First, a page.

Garden windows are typically double-pane windows to increase insulation and energy efficiency. Small double-pane windows, including labor, cost between $300 and $750. Medium double-pane windows cost between $400 and $1,850, and large double-pane windows cost between $650 and $4,500. Triple-pane windows will increase the energy efficiency of the garden window, but they will also increase the cost, coming in between $1,500 and $3,300 installed.

Number of Windows

The number of windows will also impact the overall cost of garden windows. Homeowners will want to make sure that the estimate takes into account the sizes and locations of the windows rather than estimating for one and multiplying the number by how many windows will be installed. The location of the window and its accessibility as well as its size will affect labor and material costs, so the more information included on the cost estimate, the better.


Because of the added windowsill depth of a garden window and the added potential for leaks along seams, one major consideration for homeowners to include in their budgeting is proper installation. Because a garden window extends farther than a standard window, it puts more pressure on the construction and can therefore be prone to leaks.

Installation by a skilled professional is helpful for getting a garden window installed correctly. Labor costs vary depending on the home’s location and the contractors in the area and range from $300 to $1,000 per window.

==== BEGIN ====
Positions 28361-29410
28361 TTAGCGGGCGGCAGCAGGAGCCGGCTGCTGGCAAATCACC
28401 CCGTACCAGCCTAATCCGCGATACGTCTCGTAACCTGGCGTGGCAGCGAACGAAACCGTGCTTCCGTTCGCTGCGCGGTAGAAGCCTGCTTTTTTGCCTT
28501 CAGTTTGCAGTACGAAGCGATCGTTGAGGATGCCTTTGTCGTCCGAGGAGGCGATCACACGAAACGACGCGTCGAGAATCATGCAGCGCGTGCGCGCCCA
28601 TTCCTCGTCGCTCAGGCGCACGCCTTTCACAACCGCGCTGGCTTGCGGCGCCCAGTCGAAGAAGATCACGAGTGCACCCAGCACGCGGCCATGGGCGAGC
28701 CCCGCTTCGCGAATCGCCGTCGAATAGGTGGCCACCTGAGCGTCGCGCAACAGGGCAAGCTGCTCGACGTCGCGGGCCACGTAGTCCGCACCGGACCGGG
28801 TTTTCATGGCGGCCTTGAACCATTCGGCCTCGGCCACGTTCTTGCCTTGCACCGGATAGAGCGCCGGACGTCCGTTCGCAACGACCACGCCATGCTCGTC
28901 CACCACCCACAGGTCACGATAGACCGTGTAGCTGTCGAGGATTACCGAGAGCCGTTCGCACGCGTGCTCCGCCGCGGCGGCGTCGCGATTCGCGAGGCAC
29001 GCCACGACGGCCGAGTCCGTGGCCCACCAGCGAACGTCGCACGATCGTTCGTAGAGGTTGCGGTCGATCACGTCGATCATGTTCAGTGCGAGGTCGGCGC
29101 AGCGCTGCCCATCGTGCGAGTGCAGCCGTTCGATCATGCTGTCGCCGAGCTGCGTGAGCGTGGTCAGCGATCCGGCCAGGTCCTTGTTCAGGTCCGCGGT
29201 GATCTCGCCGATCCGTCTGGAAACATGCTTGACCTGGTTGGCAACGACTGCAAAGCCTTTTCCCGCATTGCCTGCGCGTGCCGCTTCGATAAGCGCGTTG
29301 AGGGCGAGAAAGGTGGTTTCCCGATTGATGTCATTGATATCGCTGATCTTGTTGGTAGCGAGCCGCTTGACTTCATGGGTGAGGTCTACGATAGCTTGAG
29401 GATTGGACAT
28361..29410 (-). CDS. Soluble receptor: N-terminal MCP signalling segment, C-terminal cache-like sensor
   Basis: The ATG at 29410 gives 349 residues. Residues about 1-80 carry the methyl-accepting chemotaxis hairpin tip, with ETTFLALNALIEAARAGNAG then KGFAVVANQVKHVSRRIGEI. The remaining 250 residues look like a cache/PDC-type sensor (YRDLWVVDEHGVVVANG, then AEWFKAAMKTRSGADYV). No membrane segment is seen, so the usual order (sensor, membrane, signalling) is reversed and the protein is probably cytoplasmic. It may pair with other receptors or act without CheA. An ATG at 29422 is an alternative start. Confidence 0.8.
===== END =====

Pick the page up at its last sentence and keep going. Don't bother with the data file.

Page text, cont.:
Garden Window Cost

Additional Costs and Considerations

As with any home improvement project, there are additional costs and considerations associated with installing a garden window. These include whether it’s a new or replacement window, whether it’s operable or inoperable, and the cost of necessary permits, all of which can cause the cost of a garden window to vary.

New vs. Replacement Window

The cost to replace a garden window that’s already in place will typically be lower than the cost to install a garden window in a new location. Window replacement costs are typically less than the cost of installing a brand-new window because there is less labor required than if a hole had to be cut and the new window framed in. So replacing an existing garden window can be more cost-effective than installing a new window.

Window glass replacement cost can be an affordable alternative to replacing an existing garden window, and new glass can refresh the appearance of the window. Opting for energy-efficient glass can also help reduce heating and cooling costs.

Replacing what used to be a standard window with a garden window may require additional work to adjust the size of the space as well as the framing needed to support the garden window structure, increasing the cost of the project. Typically, installing a new window can cost up to 50 percent more than replacing an existing window.